Here is a quick tour of the organ, starting at the top and moving towards the bottom.
This part of the gallery is really for organ buffs, as they'll understand the lingo! If you're not one of these strange breed of creatures however, I hope you find this gallery interesting.
This gallery was taken in several sessions.
Where the wind is raised
A view from the back of the Swell. The ladder you see leads up to the upper level - yes the Swell has two different floors! The Choir-Orchestral and Solo are also built on two levels.
Looking down between the Pedal 32' Ophicleide (left) and the Pedal Open I/Principal unit.
An aerial view of the Great flue section, showing the front two of three different soundboard pairs.
The Great flue division again, showing a good part of the C# side.
The back of the foot of bottom C on the Great Contra Violone. To put it in perspective, the foot alone is taller than most people.
Further up this pipe, and it's two neighbours!
The front of the Great flue division looking down to the unenclosed Choir division.
This is bottom C of the Pedal Double Open Wood...
...and its rather large mouth.
A rather frightening looking action that controls the C# side of the Pedal Double Open Wood.
The bellows which handle the wind for the Great flues.
The organ has to be controlled somehow. Featured here is the "capture system". This can remember an organists piston combinations.
You can see the power supplies for the console and its immediate area in the foreground here. In the background is a system to multiplex the information from the console, and feed it to the various parts of the organ.
The tower with bottom C of the Pedal Double Open Diapason in it (yes - the case has two 32' stops on it!) This was a hand-held shot without flash.
To supply enough wind to this instrument when it's being played "flat out" needs a lot of energy. The total power of all the blowers comes to a remarkable 62 horsepower! That's 6x10 HP motors, and 1x2 HP. This roughly equates to 46 ½ kW! That makes the "leccy" meter spin pretty fast!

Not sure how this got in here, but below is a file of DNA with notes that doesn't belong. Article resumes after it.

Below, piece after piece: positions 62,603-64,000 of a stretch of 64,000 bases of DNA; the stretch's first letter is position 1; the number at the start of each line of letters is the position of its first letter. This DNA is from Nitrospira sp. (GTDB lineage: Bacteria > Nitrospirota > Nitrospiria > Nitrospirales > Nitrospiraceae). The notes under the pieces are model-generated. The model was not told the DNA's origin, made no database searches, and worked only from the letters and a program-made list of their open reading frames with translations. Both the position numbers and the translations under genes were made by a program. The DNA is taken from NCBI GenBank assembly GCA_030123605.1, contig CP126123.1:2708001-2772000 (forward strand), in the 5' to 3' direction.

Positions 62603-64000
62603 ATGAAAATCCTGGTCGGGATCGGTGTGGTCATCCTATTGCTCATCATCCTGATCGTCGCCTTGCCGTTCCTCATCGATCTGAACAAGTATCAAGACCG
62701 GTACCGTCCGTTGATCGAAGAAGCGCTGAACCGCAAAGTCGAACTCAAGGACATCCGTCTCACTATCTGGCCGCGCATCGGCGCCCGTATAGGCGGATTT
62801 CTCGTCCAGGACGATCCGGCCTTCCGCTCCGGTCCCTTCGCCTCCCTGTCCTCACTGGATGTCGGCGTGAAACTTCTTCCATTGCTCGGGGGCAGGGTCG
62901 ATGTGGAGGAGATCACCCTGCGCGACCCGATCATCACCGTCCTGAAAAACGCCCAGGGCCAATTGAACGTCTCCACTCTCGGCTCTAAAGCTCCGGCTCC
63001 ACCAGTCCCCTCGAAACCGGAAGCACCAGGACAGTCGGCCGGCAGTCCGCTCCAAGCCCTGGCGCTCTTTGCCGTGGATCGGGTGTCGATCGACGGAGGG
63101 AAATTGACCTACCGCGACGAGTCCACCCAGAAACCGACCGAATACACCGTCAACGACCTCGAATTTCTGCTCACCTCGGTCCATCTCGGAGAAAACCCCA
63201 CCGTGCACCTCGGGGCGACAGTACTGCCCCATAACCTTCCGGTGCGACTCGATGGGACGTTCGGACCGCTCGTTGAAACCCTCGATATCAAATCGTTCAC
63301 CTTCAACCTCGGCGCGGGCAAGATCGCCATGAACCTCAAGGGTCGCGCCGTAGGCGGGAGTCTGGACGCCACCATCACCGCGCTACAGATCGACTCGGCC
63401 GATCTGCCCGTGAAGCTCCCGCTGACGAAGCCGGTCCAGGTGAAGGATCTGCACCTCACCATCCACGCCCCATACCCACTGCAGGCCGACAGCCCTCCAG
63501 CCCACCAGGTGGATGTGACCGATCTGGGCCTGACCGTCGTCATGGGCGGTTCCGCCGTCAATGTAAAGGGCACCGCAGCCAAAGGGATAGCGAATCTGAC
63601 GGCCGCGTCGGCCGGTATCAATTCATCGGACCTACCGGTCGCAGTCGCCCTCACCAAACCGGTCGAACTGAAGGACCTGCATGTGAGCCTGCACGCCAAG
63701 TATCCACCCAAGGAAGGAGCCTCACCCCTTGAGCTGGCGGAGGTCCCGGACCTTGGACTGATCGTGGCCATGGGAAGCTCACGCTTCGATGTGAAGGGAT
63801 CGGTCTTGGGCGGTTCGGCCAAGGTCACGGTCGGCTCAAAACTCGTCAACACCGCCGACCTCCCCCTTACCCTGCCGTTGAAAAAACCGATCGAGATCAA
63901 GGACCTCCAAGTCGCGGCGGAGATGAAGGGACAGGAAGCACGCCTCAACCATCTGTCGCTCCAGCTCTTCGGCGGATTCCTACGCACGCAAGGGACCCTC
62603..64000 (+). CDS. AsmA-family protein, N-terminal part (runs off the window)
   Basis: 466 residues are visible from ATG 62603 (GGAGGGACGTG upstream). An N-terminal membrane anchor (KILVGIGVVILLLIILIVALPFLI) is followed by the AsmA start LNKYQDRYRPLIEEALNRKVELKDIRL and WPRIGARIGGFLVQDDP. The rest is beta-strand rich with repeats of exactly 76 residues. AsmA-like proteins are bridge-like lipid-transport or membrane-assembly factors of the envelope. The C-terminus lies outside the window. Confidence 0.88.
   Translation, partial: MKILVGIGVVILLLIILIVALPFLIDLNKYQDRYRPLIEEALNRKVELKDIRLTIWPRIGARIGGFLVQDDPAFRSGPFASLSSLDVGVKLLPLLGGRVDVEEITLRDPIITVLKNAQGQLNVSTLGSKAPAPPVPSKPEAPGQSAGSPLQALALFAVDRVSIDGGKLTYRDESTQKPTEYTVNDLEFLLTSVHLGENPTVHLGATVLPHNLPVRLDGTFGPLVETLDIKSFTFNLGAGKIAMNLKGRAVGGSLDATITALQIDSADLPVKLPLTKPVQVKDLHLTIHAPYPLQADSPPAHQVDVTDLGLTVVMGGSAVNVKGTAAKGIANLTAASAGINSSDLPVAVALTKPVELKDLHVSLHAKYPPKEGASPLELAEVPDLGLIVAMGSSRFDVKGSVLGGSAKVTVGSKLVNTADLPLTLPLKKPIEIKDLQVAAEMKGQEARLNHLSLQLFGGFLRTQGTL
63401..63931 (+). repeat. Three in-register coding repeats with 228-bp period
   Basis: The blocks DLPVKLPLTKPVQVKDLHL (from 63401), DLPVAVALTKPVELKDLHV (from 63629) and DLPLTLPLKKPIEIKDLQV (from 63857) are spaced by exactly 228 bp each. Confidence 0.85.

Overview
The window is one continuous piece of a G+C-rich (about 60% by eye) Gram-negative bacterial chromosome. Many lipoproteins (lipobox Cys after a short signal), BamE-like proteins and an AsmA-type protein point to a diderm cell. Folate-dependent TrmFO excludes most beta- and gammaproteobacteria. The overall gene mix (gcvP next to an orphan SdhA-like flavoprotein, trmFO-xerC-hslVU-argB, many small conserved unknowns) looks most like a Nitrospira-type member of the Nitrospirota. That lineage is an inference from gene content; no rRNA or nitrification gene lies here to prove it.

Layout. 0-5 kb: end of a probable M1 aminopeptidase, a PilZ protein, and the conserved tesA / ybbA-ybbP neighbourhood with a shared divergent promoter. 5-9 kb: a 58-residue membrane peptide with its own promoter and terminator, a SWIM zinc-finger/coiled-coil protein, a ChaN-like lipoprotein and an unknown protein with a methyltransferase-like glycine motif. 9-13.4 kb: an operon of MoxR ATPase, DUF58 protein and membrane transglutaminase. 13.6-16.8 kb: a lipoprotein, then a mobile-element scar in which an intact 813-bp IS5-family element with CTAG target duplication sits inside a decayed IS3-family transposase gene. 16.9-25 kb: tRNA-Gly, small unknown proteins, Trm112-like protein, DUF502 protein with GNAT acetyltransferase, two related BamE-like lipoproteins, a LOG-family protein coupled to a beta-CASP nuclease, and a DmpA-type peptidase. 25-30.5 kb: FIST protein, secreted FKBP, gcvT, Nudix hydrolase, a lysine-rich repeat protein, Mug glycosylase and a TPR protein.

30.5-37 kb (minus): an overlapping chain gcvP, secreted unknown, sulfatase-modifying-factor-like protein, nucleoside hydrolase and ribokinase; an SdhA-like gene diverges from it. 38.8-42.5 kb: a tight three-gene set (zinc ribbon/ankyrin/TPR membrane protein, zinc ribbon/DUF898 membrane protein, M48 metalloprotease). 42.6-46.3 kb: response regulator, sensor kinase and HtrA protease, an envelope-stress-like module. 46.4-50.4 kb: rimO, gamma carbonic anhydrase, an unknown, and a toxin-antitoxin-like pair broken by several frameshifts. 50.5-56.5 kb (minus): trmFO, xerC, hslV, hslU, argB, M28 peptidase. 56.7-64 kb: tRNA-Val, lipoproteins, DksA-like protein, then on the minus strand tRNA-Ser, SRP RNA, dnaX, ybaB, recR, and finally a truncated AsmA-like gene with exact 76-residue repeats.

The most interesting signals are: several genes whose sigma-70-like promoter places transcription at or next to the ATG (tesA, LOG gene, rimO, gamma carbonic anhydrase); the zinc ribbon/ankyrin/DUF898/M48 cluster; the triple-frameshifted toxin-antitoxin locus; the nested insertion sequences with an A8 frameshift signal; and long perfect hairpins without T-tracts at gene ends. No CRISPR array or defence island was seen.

The rather amusing looking machine in the foreground is the humidifier blower. This is as large as some parish Church organ blowers!
A general view of the blower room.
Looking along four of the main blowers (the one at the back has been temporarily dismantled.)
It's not a good idea to start all the motors together as their starting current is quite large even singly. The equipment here staggers the motor start times to be 10 seconds apart. It gradually runs each motor up to full speed too.
The Solo/Bombard division seen from the back of the Solo box. A vertical shot without flash...
...and a horizontal shot using flash.
A shot looking from the front of the Solo division, just inside the access door.
Looking between two shutters of the orchestral. The lower level can be seen here, with the 16' Clarinet in the background.
The C# side of the orchestral upper level.
Some of the C# side of the Great reeds, viewed from behind.
A large part of the Great reed division, viewed from just behind some of the front pipes.
The Solo Tubas. One of the loudest parts of the organ. These are situated in front of the Great reeds, and operate on 31" WP!
Looking though the Pedal Violone basses at the top of the case into the auditorium.
The unenclosed Choir division, peeping in through the access door.